In the end, black turnout was lower than expected — the higher-turnout model used by some pollsters could have skewed the poll results toward Bradley. In addition, some exit polls, according to the California Journal, revealed that the unpopularity of Jerry Brown, the departing Democratic governor who was running against Pete Wilson for the Senate, “rubbed off on Bradley.”
A far stronger case can be made for the impact of a “Bradley effect” in the 1969 race for Los Angeles mayor — when then-City Councilman Tom Bradley first challenged the conservative Democratic incumbent, Sam Yorty. Bradley finished first in a crowded primary, with 42 percent of the vote; Yorty came in second with 26 percent.
Before the head-to-head runoff. pre-election polls showed Bradley handily defeating Yorty. Then, in what was considered a major upset, Yorty won re-election, with 53 percent of the vote to Bradley’s 47 percent. Yorty succeeded, according to his biographer, John Bollens, by “riding to advantage a wave of fear, prejudice and reaction.”
Yorty portrayed Bradley as a Black Panther supporter and depicted the former cop as anti-police. The Political scientist Raphael Sonenshein wrote, “Yorty directly exploited white fears. His campaign ads ran in the real estate section of [San Fernando] Valley newspapers showing Bradley’s picture with the caption ‘Will Your City Be Safe with This Man?’”
Bradley took “a high road approach,” barely responding. In an election with record high turnout overall, Sonenshein observed, a hefty anti-Bradley vote coming from the San Fernando Valley, and dramatic shifts in support to Yorty “among whites, Jews and Latinos, were devastating” to Bradley’s chances.
The name of George Wallace, who died in 1998, was invoked a few days ago by Rep. John Lewis, Democrat of Georgia and a civil rights leader. Lewis likened the rhetoric of Wallace to the rhetoric of John McCain and Sarah Palin.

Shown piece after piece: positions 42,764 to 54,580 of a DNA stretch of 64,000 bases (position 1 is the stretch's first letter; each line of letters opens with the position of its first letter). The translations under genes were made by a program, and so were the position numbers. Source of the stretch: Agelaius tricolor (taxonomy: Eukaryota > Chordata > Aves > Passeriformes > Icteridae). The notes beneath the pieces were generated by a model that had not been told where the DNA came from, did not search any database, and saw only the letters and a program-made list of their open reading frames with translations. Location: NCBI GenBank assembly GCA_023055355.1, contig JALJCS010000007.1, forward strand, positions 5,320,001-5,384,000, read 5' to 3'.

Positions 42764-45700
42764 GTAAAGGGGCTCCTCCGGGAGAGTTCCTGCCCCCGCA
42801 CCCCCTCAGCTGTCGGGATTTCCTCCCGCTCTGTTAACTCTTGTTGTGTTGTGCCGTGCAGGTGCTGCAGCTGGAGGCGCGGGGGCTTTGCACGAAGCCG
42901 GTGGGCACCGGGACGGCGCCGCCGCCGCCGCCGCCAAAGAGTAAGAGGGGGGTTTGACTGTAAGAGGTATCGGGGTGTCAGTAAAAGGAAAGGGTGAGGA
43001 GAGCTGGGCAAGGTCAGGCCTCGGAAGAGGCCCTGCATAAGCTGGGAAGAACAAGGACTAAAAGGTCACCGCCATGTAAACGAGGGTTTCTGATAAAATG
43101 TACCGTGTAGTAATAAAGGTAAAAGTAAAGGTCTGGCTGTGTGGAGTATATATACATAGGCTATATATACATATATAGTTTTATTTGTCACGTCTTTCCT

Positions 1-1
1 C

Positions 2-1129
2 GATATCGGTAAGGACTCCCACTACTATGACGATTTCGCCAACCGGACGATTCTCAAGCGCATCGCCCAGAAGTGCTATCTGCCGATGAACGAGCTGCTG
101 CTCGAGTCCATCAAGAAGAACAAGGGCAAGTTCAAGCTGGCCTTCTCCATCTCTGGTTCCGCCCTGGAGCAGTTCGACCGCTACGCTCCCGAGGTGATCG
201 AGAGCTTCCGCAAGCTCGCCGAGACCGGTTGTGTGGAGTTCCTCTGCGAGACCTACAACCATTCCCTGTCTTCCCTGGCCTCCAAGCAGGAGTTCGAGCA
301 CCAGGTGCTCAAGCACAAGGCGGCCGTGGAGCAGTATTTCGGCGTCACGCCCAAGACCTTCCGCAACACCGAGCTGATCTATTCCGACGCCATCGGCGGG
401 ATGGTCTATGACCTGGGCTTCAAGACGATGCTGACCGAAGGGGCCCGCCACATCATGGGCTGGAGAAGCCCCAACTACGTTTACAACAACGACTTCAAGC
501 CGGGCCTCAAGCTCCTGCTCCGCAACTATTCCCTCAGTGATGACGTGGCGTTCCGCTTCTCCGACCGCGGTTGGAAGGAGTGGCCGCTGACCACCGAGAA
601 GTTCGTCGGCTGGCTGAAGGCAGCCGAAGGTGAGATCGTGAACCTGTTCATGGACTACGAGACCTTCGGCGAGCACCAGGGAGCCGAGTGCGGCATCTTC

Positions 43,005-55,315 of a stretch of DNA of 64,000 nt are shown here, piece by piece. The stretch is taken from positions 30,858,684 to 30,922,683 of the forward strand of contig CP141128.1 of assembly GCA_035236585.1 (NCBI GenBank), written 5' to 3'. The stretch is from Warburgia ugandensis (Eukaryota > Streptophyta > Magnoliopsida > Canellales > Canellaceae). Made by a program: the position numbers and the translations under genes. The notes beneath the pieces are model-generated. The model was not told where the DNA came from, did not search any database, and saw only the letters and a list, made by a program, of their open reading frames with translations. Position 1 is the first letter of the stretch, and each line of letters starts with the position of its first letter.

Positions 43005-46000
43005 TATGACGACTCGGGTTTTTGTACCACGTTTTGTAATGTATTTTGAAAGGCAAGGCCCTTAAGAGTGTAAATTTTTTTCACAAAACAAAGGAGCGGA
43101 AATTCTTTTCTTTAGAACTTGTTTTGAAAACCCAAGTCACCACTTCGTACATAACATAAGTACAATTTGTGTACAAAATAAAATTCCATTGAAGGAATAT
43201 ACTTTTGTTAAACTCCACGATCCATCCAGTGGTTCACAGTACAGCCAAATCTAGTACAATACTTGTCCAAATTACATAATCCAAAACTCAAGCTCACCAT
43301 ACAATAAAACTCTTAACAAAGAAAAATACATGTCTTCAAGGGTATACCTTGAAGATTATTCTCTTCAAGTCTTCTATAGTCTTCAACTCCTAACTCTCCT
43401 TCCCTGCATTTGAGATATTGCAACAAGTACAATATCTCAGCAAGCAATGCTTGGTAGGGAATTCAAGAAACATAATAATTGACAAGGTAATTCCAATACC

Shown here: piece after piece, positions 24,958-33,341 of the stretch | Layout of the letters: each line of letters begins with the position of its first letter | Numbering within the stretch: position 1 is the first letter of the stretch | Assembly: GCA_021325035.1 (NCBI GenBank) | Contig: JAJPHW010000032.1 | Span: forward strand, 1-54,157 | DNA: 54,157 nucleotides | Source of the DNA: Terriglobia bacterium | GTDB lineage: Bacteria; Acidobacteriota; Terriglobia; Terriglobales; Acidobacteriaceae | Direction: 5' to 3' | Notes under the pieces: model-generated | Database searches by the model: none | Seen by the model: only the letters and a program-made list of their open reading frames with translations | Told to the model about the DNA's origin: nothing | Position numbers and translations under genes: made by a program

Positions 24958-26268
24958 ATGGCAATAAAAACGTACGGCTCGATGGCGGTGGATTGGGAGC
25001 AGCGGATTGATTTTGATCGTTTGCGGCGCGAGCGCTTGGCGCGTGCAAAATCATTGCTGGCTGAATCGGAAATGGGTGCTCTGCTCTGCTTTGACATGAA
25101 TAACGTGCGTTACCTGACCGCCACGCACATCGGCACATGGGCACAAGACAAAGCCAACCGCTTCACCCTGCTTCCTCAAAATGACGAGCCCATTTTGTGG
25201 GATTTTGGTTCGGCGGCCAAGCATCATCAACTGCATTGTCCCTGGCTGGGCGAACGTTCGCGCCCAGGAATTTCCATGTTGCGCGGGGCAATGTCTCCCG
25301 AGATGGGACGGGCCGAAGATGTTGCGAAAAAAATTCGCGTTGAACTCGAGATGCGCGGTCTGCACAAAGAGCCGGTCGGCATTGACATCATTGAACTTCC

“Sen. McCain and Gov. Palin are sowing the seeds of hatred and division, and there is no need for this hostility in our political discourse,” Lewis said. “George Wallace never threw a bomb. He never fired a gun, but he created the climate and the conditions that encouraged vicious attacks against innocent Americans who were simply trying to exercise their constitutional rights. Because of this atmosphere of hate, four little girls were killed on Sunday morning when a church was bombed in Birmingham, Ala. As public figures with the power to influence and persuade, Sen. McCain and Gov. Palin are playing with fire, and if they are not careful, that fire will consume us all.”
It was a shocking statement. (And it was meant to shock.) McCain was stunned. In August, at a public forum, McCain had named Lewis as one of the “wisest” people he knew and a person he would “rely on heavily” during his administration.
McCain issued a very tough statement in reply to Lewis’ remarks, saying the comments were “beyond the pale” and that Lewis had made a “brazen and baseless attack” on McCain’s character and the character of his supporters. McCain then called on Barack Obama to “repudiate these outrageous and divisive comments,” even though Obama had not made them.
Obama obliged — in part. Bill Burton, spokesman for Obama, said: “Sen. Obama does not believe that John McCain or his policy criticism is in any way comparable to George Wallace or his segregationist policies. But John Lewis was right to condemn some of the hateful rhetoric that John McCain himself personally rebuked just last night, as well as the baseless and profoundly irresponsible charges from his own running mate that the Democratic nominee for president of the United States ‘pals around with terrorists.’”
That latter reference was to ’60s radical William Ayers, a line of attack the McCain campaign has been pursuing with vigor recently. What McCain has not been pursuing, to the consternation of some of his supporters, is an attack on Obama’s former pastor, the Rev. Jeremiah Wright.
On the face of it, attacking Obama on Wright makes more sense than attacking him on Ayers. Obama was much closer to Wright and Wright’s statements are much more recent than Ayers’ actions.